Not much happening right now regarding the Fremont project, but I've heard noises about another report in the offing. We'll see soon enough. On a related note, Fremont officials and staffers held a closed session last Tuesday to discuss the 40-acre parcel west of the planned ballpark village. The A's are looking at this parcel for parking, while prior plans originally called for a mix of a public park next to the future transit hub/train station. The parcel's eastern tip (closest to the ballpark site) is approximately 0.6 mile away from the ballpark.
Over in Phoenix, debt raised to build Chase Field (previously Bank One Ballpark) is about to be retired an astonishing 19 years earlier than expected. The "BOB" opened in 1997 and was funded by a 59%-41% public-private mix, the public part being a 1/4-cent sales tax hike in Maricopa County. According to the article, "All tax revenue portions for funding the stadium were met before it opened, meaning no taxes have been used toward the stadium since November 1997." Before you ask, don't think this is in any way feasible in the Bay Area. Paying off the BOB worked because the Phoenix metro's staggering growth over the last 20 years. That kind of growth is not anticipated in the Bay Area, where redevelopment has become the operative word, not sprawl.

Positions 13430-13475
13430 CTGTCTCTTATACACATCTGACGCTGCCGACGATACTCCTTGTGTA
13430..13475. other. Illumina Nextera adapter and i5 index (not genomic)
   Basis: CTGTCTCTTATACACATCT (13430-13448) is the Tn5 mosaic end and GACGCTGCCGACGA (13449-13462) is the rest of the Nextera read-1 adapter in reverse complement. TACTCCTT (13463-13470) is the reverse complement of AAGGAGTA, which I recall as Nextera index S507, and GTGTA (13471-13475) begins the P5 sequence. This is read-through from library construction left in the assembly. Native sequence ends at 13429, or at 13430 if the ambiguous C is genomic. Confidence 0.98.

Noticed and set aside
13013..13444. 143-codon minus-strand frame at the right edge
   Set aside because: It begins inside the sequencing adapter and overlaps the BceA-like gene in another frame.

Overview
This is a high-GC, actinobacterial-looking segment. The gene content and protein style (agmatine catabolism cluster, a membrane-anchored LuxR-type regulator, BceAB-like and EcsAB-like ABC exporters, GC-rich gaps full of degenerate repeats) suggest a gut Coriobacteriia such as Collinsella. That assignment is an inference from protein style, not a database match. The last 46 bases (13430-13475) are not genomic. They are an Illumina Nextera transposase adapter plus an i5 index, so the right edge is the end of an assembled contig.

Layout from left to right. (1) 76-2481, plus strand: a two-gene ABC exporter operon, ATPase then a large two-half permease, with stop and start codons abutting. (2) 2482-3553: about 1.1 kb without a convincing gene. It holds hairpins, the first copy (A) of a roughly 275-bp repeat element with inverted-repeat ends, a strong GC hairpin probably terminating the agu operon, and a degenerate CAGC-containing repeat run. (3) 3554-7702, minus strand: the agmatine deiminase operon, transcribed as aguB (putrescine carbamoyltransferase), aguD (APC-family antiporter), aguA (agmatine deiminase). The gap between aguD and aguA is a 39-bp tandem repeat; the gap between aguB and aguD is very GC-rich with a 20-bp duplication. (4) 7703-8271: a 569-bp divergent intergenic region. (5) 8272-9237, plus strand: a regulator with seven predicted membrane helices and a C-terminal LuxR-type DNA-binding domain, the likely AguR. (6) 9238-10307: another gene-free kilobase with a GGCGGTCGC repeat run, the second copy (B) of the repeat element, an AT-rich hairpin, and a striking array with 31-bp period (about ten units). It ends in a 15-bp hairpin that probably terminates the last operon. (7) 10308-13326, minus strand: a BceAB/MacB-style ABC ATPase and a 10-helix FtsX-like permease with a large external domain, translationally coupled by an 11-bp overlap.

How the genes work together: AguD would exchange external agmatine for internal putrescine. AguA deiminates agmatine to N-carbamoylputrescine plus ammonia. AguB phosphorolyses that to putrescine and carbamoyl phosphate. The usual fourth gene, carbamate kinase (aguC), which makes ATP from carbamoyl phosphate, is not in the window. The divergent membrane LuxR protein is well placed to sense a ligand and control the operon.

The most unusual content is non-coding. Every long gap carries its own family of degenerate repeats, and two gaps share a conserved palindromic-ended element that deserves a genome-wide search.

Down in San Jose, Lew Wolff and Merc reporter Barry Witt appear to be firing a few indirect jabs at each other. First up was Witt's interview of Wolff for Valley AM station KLIV-1590. I didn't listen to it myself, but many Quakes faithful apparently like how Wolff went after Witt's line of questioning. Sunday's edition of the Merc had a Witt article describing how other area developers oppose rezoning of the Edenvale property, which would largely fund the Quakes' stadium project. Among the opposition is billionaire Carl Berg, who wanted some nearby Evergreen land that he owns rezoned. Berg was denied the zoning change, which not coincidentally was industrial-to-residential, similar to what Wolff is seeking but without the promised additional development (stadium + commercial west of SJC at the old FMC plant). To add more intrigue to the situation, Berg was once owner of the Quakes in the early 80's. Witt also threw in the prospect of IKEA placing a store on the Edenvale property. I've heard little to suggest that IKEA is really interested even though its plans for a Dublin store fell through.
The Quakes' situation brings to light something I hadn't thought about until recently. One thing that could sink the Quakes' stadium deal is the possibility of capital gains taxes that the developers (Wolff et al) would have to pay post-rezoning. It stands to reason that an even larger capital gain would occur with Fremont. While I'm certain they're investigating all manner of ways to mitigate the impact of capital gains taxes (*cough* loopholes *cough*), for a non beancounter such as me, it's still a head-scratcher.